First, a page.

Having said that, the press release issued by Strategy Partners (the conference organizers) after the event reads like a press release for NetSuite. The tone of this press release was unfortunate because it left the reader with the impression that the unanimous verdict for NetSuite doomed SAP as a "legacy" on-premise vendor. It also implied an event where ByD got resoundingly beaten by NetSuite, and that’s not what I observed. Reading the Strategy Partners press release, you don’t get the impression that ByD is going to be a factor in the SaaS ERP space, whereas I believe it will be, though I’d mark 2011 as the year we see that impact. I wish I could say "you read it here first," but many other analysts see ByD as making its presence felt soon, including Michael Krigsman and Dennis Howlett, who knows far more about the SaaS space than I do. SAP’s pending success in ByD is not going to solve all its problems, but making it to market first (in NetSuite’s case) does not ensure dominance.

There’s another issue raised by the press release Strategy Partners put out. Going forward, I believe they have some marketing decisions to make, at least in the United States, in terms of the tone they are setting to attract SAP customers to future events. In Europe, the SAP user groups have much more of an activist mentality than ASUG, which was made vividly clear during the initial Enterprise Support push back.

I just don’t see SAP customers in the states flocking to an SAP event that has the presence of vendors who would love to see SAP go down, via "rip and replace" or what have you. There’s a huge difference in conference positioning (and tone) between "we help you get the most out of your SAP investment" and "we help you determine the alternatives to SAP." While the latter might attract more blogger controversy and buzz, I don’t believe most SAP customers in the U.S. are in a "rip and replace" mentality right now.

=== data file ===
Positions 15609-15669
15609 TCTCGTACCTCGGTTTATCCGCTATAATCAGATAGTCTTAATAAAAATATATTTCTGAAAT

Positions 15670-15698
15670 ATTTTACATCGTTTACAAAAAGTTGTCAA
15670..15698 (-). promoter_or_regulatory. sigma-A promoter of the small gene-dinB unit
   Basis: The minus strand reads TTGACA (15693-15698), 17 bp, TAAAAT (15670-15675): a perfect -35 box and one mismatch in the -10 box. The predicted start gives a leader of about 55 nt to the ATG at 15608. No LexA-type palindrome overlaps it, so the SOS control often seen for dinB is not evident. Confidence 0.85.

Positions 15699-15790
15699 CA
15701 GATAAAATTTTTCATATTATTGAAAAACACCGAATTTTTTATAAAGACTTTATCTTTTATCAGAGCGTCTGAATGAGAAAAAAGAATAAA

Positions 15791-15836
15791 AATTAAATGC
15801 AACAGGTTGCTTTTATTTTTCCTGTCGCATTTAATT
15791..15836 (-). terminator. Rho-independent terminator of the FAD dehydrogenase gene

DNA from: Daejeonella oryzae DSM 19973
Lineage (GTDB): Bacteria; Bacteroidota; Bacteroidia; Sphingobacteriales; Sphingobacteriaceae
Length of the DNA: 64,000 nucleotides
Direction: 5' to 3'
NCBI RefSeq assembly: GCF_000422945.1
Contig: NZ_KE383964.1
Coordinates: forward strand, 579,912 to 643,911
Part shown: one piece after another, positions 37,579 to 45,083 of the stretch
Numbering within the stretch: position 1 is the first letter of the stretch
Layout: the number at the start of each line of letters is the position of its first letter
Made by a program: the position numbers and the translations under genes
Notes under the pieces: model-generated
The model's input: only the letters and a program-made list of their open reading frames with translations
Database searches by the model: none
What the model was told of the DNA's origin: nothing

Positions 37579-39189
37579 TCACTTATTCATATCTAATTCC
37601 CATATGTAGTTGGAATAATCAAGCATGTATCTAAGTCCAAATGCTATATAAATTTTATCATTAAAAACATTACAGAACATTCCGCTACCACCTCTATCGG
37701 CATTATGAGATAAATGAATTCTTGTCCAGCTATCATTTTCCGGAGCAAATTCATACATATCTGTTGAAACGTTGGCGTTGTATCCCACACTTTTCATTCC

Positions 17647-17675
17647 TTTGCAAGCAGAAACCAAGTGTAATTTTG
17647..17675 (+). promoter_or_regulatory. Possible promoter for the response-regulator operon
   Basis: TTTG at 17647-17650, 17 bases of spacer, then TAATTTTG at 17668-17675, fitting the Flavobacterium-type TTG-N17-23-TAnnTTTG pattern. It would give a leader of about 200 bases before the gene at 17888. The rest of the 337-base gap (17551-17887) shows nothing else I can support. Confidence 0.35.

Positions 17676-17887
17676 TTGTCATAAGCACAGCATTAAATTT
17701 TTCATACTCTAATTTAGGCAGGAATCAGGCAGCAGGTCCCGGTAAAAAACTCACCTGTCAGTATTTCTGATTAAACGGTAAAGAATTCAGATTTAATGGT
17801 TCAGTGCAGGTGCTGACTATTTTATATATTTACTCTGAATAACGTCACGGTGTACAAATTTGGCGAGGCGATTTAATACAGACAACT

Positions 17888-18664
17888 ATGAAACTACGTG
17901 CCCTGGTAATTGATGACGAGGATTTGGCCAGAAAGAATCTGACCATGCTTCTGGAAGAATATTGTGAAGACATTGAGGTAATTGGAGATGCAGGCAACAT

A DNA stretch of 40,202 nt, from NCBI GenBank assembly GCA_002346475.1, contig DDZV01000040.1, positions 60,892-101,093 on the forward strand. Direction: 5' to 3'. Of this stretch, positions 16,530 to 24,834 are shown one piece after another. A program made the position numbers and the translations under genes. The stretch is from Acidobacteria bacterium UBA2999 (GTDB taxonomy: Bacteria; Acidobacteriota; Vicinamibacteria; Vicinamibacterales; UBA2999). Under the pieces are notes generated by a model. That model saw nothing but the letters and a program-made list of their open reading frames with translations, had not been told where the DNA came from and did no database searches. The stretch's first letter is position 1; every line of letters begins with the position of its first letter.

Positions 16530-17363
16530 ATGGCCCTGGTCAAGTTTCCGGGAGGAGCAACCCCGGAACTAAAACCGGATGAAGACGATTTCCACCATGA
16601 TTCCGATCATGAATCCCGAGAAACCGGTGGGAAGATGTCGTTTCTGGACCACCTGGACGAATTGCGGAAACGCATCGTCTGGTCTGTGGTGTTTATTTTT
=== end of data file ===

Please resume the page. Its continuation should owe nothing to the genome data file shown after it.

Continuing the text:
Of course, if SAP doesn’t increase its attention to those in the 4.6 install base who have put off their upgrades, then the receptiveness to such a strong "time to reconsider SAP" message could change. I know that internally SAP is well aware of this dynamic; I’m one of many who have expressed it directly to SAP executives myself.

In my view, the conference organizers attempted to straddle these two messages this time around. For the future, I’d advise to either focus on a more SAP-friendly "get the most out of your SAP investment" show, which will draw much bigger numbers but have less "blogger sex appeal," or focus more intently on "helping customers move on from SAP/create an exit plan," which might not make for a highly attended trade show, but could certainly lead to a viable consulting business serving those customers who are truly disaffected. Attempts to juggle these two messages will foster confusion over the purpose of the conference, and in my opinion, put a damper on attendance, at least in the U.S. Whatever the organizers choose to do going forward, their presence is a healthy one. Those attendees I spoke with all felt it was well worth their time.

How SAP responds to the challenges posed by a conference like Sapience will in large part determine its fate in the decade to come. I trust the serious players inside of SAP are spending less time obsessing about the presence of such a conference and more time responding to the customer sentiment that helped to spawn it.

Oh, and I’d be remiss if I didn’t mention that the conference organizers who gave me free access to this event, in particular Helmuth Gumbel, were extremely gracious to me and refreshing in their candor. Helmuth gets extra regard in my eyes for being aware of the SAP Mentor Initiative and welcoming an SAP Mentor presence at his show (two counting Dennis!). The unofficial SAP Mentor motto is "open thinking," and to me, that meant driving from the Influencer Summit to the Sapience 2009 wrap.